10 Best Sports Bars in Los Angeles

T. Boyle's Tavern

A. ScattergoodT. Boyle's Tavern

Now that musicians and nerds are the cool kids and jocks are the villains, liking sports has become distinctly uncool. So where are reasonable people of average coolness supposed to go to share their now-lame passion for twentysomething physical freaks throwing or kicking roundish objects for millions of dollars (or, in some cases, for an "education")? Never fear. For though it may not be cool anymore to talk about sports at parties, concerts, work or school, there is always your friendly neighborhood sports bar.

Traditionally a humble place, with simple (read: fried) food, good beer at decent prices, plenty of TVs and a lively atmosphere, a good sports bar is an oasis of casual fandom, free of pretensions and full of camaraderie and congenial competition. We have scoured this city, watching game after game, making new friends and rivals, pounding nachos and sampling brews to bring you the following list: the 10 Best Sports Bars in L.A.

A beer at Good Microbrew

A. ScattergoodA beer at Good Microbrew

10. Good:

In recent years the Sunset Junction section of Silver Lake has become a symbol of the neighborhood, with iconic newish spots like Intelligentsia, Pazzo Gelato, Secret Headquarters and more. Just a short block or two east on Sunset, there's a place that's been around a bit longer but doesn't get much credit for the area's vitality. Despite its lower profile, though, good Microbrew is a popular destination for local beer and sports fans. Yes, the lack of a printed tap list and the hipper-than-thou bartenders can be frustrating, but the selection is solid and the TVs are high-quality and visible from just about everywhere. The food is better than average, the crowds get lively during games, and you're welcome to sit there for hours. 3725 W. Sunset Blvd. Silver Lake; (323) 660-3645.

The bar at the ESPN Zone

B. MesirowThe bar at the ESPN Zone

9. ESPN Zone:

Deep in the bowels of downtown's L.A. Live, steps from Staples Center but also steps from giant screens looping ads for cellphones and cars, the brick-and-mortar representation of the "worldwide leader in sports" occupies an entire corner. Based on the brand and the location, it should be stellar, but to be honest, the bar is not that nice, the TVs are too high, the food is only fine and the beer is mostly crappy (New Belgium's Ranger IPA is labeled an import. You know, from Colorado). Then how could this possibly be a decent sports bar, much less in the top 10, you ask? Every single person in the entire place is there for one reason -- watching whatever sport is taking place about 50 yards away in Staples, or cheering on those teams when they're away from home. The Lakers score, and the crowd erupts; they fall behind, and there is a collective groan. When they lose, the misery breeds camaraderie, and the burden is shared. And when they win, the high fives are on the house. 1011 S. Figueroa St., downtown; (213) 765-7070.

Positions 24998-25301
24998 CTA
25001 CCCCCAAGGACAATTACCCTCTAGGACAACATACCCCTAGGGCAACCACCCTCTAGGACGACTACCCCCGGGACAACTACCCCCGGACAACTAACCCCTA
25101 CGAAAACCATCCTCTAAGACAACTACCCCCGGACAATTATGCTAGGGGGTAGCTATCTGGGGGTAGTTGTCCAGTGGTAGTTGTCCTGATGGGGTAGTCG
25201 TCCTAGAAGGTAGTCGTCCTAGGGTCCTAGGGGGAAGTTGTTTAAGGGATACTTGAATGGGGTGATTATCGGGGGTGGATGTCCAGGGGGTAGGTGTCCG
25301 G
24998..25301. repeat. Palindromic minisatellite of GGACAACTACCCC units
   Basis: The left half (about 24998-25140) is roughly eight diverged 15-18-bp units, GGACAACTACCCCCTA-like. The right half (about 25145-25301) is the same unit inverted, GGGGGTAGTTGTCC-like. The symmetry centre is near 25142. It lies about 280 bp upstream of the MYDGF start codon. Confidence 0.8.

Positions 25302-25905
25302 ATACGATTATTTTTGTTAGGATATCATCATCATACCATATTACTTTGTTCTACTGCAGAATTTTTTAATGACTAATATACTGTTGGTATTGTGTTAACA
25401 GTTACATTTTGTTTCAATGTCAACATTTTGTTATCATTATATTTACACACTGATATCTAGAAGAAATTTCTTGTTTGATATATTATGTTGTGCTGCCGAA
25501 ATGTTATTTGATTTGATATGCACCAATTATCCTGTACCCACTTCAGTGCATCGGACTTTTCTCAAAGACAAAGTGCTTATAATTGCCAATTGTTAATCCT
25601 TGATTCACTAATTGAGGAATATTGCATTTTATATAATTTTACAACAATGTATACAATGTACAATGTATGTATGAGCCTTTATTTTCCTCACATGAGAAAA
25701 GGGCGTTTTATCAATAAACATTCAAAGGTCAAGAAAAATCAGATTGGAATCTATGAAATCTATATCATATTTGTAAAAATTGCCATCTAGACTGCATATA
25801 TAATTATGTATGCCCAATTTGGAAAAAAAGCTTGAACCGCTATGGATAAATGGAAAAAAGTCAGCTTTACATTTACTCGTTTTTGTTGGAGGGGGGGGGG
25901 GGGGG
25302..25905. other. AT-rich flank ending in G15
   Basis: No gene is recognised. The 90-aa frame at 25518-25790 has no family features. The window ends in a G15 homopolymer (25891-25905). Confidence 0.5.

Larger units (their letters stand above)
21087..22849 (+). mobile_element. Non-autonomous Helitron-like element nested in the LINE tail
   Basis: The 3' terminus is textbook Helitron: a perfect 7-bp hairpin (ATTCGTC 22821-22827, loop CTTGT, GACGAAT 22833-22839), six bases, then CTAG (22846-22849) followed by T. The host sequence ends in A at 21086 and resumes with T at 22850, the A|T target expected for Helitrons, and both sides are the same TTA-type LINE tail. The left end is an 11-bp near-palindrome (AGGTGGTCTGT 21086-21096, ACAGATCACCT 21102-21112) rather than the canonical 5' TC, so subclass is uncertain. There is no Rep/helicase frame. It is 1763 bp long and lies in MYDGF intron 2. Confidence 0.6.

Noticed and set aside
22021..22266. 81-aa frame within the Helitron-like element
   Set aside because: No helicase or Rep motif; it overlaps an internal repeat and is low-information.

Dale's Pale Ale at Oinkster

B. MesirowDale's Pale Ale at Oinkster

8. The Oinkster:

OK, fine, you caught us. This isn't really a sports bar. But with a beer to your left, a plate of Belgian-style fries to your right, a pulled pork sandwich in between and the game on a flatscreen above you, we promise you won't know the difference. If you come for a big event like the World Cup, World Series or March Madness (which, according to our calculations, is just around the corner) the place will be jumping, and the energy in the room will rival any sports bar around. 2005 Colorado Blvd. Eagle Rock; (323) 255-6465.

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The TVs at Barney's are always tuned to SportsCenter

A. ScattergoodThe TVs at Barney's are always tuned to SportsCenter

7. Barney's Beanery:

Much as it pains us to admit it, this chain of large, garish bars turns out to be a pretty damn fine place to watch a game. There are so many TVs that it looks like someone told Xzibit and the folks at West Coast Customs that they liked TVs and let them loose in a Best Buy. There are TVs at your table, in the bathrooms, on the ceiling, and plenty of other places that you would never look. There's a miniature movie theater that has about eight TVs in it, which sometimes show the same thing and sometimes don't. We were actually disappointed to see that our pint glass didn't have a TV in the bottom for mid-chug viewing. As you might expect the crowd is radically different depending on which location you visit, from the students in Westwood to the business bros in Old Town Pasadena, but wherever you are in this city, you can rest easy knowing you're not too far from a great place to have a beer and watch the game. Just don't try to go on a non-game weekend if you value your sanity. 1351 Third Street Promenade, Santa Monica; (310) 656-5777.

The TV lineup at Coffee Table Lounge

B. MesirowThe TV lineup at Coffee Table Lounge

6. Coffee Table Lounge: